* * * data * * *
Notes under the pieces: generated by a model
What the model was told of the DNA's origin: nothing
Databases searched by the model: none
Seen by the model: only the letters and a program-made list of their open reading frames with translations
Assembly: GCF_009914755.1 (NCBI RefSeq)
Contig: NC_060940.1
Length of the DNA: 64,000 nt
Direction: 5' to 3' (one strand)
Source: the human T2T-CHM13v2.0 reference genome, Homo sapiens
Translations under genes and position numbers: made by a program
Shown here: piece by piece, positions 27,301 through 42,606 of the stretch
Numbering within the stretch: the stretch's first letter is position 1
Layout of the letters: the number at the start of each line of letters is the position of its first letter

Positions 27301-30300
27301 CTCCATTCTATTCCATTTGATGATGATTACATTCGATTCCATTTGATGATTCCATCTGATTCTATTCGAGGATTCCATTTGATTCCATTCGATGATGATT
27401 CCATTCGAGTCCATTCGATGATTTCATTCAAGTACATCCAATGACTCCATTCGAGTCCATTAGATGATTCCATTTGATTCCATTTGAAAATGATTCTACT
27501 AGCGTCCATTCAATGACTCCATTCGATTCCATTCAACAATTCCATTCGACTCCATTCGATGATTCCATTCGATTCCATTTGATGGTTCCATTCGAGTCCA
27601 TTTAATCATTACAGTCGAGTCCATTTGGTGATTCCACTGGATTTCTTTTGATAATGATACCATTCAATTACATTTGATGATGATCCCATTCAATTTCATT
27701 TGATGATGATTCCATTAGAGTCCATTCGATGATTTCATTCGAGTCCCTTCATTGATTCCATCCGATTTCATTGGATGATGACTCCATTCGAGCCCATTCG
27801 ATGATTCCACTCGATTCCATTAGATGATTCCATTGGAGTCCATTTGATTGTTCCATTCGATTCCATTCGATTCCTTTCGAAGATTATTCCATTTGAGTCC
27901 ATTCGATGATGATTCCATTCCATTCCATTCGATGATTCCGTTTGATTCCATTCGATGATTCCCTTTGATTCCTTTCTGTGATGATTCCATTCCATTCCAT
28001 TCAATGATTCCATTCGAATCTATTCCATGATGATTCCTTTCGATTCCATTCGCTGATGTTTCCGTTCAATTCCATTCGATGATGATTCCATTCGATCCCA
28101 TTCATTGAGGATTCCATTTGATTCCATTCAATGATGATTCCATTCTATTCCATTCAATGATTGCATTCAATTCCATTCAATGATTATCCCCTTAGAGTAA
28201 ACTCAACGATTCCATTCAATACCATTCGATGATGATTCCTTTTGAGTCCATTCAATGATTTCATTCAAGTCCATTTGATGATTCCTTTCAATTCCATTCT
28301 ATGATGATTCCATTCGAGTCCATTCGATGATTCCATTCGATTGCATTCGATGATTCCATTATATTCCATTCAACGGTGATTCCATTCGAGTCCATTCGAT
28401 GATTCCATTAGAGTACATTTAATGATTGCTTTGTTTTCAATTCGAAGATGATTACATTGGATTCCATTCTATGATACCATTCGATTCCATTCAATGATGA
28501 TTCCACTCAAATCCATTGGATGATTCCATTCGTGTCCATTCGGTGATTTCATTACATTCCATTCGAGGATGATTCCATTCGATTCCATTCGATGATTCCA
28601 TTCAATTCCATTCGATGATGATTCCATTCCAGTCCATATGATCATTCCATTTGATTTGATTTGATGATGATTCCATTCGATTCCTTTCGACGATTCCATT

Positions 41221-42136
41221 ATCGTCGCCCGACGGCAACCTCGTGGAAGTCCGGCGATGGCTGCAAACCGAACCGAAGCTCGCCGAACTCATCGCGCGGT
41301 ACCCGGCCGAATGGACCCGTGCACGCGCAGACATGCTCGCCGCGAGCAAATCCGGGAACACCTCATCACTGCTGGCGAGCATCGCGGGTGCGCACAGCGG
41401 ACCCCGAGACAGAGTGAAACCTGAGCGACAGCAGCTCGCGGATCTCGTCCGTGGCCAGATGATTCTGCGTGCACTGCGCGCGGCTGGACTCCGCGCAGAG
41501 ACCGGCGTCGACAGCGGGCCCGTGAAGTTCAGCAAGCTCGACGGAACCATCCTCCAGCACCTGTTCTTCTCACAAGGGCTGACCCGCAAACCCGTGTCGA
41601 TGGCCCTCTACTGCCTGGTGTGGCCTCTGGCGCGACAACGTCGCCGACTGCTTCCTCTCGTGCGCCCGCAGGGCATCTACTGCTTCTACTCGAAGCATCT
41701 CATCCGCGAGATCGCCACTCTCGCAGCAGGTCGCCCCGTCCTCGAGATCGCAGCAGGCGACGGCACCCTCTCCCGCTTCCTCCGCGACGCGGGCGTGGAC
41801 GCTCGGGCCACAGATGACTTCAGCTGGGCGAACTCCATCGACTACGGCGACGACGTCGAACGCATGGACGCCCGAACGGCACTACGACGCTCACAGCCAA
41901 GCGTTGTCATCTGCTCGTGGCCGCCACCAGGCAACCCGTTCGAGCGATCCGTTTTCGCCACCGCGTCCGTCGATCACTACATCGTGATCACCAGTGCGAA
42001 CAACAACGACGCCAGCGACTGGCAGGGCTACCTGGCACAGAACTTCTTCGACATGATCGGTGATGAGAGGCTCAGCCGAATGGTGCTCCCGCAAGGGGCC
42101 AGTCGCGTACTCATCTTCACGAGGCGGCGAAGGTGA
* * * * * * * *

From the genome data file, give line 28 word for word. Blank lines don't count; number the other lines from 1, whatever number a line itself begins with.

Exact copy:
28601 TTCAATTCCATTCGATGATGATTCCATTCCAGTCCATATGATCATTCCATTTGATTTGATTTGATGATGATTCCATTCGATTCCTTTCGACGATTCCATT